India should not hesitate in using both overt and covert means to bring its policies to successful fruition. Indian policy makers must be guided by the dictum that there is no permanent friend or enemy but only permanent interests, writes Adarsh Singh for South Asia Monitor.
If the civil war in Syria continues, it will be impossible to control in the future. To stop the massive humanitarian destruction, necessary steps need to be taken immediately, writes Mohammad Kawsar Ahammed for South Asia Monitor.
Judicial activism solely rests upon the grand vision of justice promotion enveloped in judicial institutionalism by transcending judicial formalism, writes Dr. Nafees Ahmad for South Asia Monitor.
To build a better future for all, the government in Dhaka will have to think about how to ensure inclusive education for all in the country, writes Minhazur Rahman Rezvi for South Asia Monitor.
While the government continues to invest its political capital to ensure demonetisation outcomes are positive, significant and enduring, the road ahead is bumpy,writes Monish Gulati for South Asia Monitor.
Though the BJP did not project any one as Chief Minister of UP during the election campaign, the remarkable electoral success of the political party has confirmed the presence of Modi wave and a defined leadership, writes Dr. Sudhanshu Tripathi for South Asia Monitor.
The leadership and motivating and communication skills of Narendra Modi and Bharatiya Janata Party President Amit Shah energised the organisation and strategised the whole election campaign, writes Sudip Bhattacharyya for South Asia Monitor.
The tit-for-tat approach appears to be a good asset for India in dealing with China, but in the process New Delhi should also take into consideration the larger implication that will evolve with the use of this approach, writes Pema Tseten Lachungpa for South Asia Monitor.
Developing countries need to close the gap between creativity and quality education by leading an approach to learning and development that enables everyone to generate original, valuable ideas and make them happen, writes Niamot Ali Enayet for South Asia Monitor.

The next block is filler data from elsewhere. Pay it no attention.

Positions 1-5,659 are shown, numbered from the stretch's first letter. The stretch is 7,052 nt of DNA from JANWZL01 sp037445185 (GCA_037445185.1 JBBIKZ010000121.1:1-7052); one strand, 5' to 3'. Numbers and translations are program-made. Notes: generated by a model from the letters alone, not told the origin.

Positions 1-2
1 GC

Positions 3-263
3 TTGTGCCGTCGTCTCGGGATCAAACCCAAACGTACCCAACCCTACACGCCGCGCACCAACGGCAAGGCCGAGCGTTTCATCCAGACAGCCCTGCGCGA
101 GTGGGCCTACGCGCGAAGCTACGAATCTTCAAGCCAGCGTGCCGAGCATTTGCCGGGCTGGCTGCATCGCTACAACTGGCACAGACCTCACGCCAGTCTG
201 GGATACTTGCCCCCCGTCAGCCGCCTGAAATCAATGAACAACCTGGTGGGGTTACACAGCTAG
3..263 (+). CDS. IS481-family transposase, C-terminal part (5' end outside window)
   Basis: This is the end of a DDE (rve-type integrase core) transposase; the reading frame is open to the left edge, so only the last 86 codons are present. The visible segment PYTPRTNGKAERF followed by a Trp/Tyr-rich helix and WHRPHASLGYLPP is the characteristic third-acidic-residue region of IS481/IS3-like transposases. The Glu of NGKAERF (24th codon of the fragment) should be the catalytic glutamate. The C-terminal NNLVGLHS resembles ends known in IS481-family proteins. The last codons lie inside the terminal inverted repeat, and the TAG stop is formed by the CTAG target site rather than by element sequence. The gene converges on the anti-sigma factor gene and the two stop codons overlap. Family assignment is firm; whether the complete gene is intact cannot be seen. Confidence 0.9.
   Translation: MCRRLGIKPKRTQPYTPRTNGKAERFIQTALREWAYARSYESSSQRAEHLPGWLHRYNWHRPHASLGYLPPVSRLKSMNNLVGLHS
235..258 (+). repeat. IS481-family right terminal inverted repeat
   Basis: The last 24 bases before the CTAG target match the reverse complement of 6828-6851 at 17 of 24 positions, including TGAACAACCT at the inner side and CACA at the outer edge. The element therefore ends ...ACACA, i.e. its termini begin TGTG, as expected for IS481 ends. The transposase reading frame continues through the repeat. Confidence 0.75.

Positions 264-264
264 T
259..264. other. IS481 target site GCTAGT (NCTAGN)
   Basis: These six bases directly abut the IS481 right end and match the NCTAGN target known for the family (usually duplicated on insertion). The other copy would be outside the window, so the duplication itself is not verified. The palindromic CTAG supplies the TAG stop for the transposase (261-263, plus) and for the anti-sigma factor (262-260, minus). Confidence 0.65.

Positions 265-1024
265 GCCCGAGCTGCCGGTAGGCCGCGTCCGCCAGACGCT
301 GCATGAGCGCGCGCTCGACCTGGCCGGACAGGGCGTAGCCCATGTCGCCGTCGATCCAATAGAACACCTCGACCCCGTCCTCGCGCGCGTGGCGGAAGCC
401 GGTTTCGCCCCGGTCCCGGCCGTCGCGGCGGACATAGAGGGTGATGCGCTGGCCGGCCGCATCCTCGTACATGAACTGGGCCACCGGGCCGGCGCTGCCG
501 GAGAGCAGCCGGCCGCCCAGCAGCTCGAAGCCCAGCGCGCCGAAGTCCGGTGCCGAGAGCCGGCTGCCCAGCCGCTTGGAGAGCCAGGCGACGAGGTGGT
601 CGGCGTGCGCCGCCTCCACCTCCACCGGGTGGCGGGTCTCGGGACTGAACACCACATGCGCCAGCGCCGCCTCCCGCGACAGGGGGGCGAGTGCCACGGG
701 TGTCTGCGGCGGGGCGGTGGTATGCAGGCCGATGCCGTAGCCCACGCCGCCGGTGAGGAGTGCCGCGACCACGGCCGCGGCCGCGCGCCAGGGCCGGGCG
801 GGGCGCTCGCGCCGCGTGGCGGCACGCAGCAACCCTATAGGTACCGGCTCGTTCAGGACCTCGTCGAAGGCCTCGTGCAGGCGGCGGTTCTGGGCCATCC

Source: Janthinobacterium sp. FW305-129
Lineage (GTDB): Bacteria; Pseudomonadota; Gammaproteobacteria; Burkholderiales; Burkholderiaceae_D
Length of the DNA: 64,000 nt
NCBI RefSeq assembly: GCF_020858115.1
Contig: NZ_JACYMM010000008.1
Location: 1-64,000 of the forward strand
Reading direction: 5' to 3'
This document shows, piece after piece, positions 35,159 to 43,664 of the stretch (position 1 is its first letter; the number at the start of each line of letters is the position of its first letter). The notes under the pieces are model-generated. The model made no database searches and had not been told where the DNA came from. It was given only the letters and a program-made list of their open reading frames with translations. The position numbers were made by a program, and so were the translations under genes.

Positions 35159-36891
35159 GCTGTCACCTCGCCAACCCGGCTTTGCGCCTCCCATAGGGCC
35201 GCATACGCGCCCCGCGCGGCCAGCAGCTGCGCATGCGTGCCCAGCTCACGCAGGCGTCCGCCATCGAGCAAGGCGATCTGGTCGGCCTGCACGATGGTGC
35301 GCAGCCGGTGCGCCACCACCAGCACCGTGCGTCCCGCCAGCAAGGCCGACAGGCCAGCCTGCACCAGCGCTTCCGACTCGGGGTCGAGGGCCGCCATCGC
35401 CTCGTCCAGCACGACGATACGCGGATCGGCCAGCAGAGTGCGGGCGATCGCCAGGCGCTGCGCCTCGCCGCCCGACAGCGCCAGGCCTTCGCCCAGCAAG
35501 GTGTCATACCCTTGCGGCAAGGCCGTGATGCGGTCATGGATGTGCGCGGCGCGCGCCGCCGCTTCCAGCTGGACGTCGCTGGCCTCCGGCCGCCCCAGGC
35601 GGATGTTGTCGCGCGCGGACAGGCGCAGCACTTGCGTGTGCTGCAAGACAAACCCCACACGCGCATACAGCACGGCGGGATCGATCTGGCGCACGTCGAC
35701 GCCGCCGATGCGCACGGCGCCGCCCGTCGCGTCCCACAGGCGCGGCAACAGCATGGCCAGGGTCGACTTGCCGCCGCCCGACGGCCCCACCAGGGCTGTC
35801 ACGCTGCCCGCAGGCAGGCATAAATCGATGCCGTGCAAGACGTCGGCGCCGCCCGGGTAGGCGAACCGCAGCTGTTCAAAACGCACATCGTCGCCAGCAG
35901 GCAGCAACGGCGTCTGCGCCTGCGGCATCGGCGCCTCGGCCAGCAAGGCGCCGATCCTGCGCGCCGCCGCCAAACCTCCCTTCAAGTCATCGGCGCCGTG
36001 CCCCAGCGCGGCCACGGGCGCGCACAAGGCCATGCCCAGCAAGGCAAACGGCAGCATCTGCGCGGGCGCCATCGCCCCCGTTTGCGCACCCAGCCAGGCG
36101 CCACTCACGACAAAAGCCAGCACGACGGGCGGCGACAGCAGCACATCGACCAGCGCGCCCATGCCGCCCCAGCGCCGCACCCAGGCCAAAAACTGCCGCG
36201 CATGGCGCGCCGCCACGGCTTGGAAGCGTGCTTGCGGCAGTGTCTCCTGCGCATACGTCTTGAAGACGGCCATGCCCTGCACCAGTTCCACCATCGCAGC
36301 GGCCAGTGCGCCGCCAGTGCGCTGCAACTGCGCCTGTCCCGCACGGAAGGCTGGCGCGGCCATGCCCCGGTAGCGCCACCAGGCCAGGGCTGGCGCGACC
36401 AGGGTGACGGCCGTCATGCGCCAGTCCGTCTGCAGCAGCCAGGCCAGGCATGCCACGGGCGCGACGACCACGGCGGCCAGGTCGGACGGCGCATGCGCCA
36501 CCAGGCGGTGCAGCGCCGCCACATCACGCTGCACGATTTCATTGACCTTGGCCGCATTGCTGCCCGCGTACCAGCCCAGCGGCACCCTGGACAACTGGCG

This massive Tawang complex is the last bastion of Tibetan Buddhism that is sought to be overwhelmed and obliterated by Beijing’s Communist overlords. The tall white-washed protective walls of the monastery are unlikely to withstand a Chinese military assault. The only force standing between them and the might of China’s Red Army is the Indian government.
Over the Years, a collection of 106 short articles, offers us interesting sidelights on the currents and cross- currents in the public life of India during two distinctive periods: (I) 1987 to 1991 and (II ) 2010 to the present.
India remians the inflexible bête-noir for Pakistan, yet there are few books by Indian authors that have sought to interpret the prodigal neighbour in a holistic, informed and empathetic manner.
The line that Mortimer Durand drew across a small map in 1893 has bled the Pashtun heart ever since. More than a century later both sides of that line remain restless. But the mystery behind what actually happened on 12 November 1893 has never ...
What went wrong for the West in Afghanistan? Why couldn't a global coalition led by the world's preeminent military and economic power defeat "a bunch of farmers in plastic sandals on dirt bikes" in a conflict that outlasted b...
What will be Pakistan's fate? Acts of commission or omission by itself, in/by neighbours, and superpowers far and near have led the nuclear-armed country at a strategic Asian crossroads to emerge as a serious regional and global concern whi...